A leading ally of Angela Merkel has critically responded to the US government to provide adequate guarantees on its spying tactics.
The expectations of making some progress in the bilateral talks have been set to the next month as the German leader visits Washington.
According to the classified information, provided last October by the whistleblower Edward Snowden, US intelligence agents were able "to bug” Ms. Merkel’s mobile phone from a listening post on the US Embassy roof. This caused outrage in Germany, where any surveillance actions are particularly sensitive because of the link to the East German Stasi secret police and the Nazis.
Berlin demanded explanation from Washington and subsequently tried to discuss a “no-spy” deal, but the United States clearly try to avoid any commitments providing the assurances Germany wants.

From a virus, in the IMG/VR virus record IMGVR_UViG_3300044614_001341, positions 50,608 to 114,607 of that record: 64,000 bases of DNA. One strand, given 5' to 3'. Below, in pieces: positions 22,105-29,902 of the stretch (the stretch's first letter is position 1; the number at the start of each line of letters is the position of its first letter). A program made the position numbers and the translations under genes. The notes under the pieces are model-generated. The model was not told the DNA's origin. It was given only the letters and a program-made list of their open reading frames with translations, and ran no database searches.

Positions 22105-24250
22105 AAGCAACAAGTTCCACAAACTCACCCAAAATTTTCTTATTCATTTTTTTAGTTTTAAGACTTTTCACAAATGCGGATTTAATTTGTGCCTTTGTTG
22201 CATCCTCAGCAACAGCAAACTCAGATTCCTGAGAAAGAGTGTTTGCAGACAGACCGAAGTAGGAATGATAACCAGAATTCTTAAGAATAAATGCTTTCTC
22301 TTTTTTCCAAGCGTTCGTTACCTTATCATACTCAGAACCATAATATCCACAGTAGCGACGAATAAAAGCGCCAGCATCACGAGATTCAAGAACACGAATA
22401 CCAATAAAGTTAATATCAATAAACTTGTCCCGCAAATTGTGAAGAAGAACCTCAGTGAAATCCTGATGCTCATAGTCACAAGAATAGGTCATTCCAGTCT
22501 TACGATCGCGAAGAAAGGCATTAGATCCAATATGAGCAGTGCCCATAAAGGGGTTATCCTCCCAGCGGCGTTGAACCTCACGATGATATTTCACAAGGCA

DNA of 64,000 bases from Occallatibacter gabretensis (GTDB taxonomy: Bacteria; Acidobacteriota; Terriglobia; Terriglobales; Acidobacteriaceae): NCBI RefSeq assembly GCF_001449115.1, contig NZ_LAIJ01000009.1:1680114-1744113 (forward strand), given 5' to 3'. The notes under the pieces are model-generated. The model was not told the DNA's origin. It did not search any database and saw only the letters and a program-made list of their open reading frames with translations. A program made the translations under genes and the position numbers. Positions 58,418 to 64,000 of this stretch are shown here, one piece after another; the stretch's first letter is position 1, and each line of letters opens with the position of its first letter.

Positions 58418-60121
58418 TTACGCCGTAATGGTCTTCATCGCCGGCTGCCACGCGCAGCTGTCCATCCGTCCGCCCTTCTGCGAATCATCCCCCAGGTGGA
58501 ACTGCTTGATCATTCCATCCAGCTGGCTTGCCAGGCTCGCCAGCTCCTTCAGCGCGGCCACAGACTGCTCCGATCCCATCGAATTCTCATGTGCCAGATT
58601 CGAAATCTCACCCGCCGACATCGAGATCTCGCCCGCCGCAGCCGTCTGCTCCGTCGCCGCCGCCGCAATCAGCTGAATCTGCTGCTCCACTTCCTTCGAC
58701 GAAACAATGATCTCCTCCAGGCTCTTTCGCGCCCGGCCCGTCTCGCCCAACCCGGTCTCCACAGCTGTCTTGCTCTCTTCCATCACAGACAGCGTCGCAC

"The information we have so far is insufficient,” - commented Der Spiegel one of Merkel's closest cabinet allies, Interior Minister Thomas de Maiziere. "U.S. intelligence methods may be justified to a large extent by security needs, but the tactics are excessive and over-the-top,” he added. Maiziere’s expectations on further talks on this subject before Merkel’s visit to President Barack Obama in early May are low.
Last month during his European visit Obama tried to reassure his allies that he was taking actions to meet their concerns in regards of US global data gathering programs. Already in January Obama criticised the American secret services surveilling leaders of close allies, however added that they would continue to gather information about the intentions of other governments.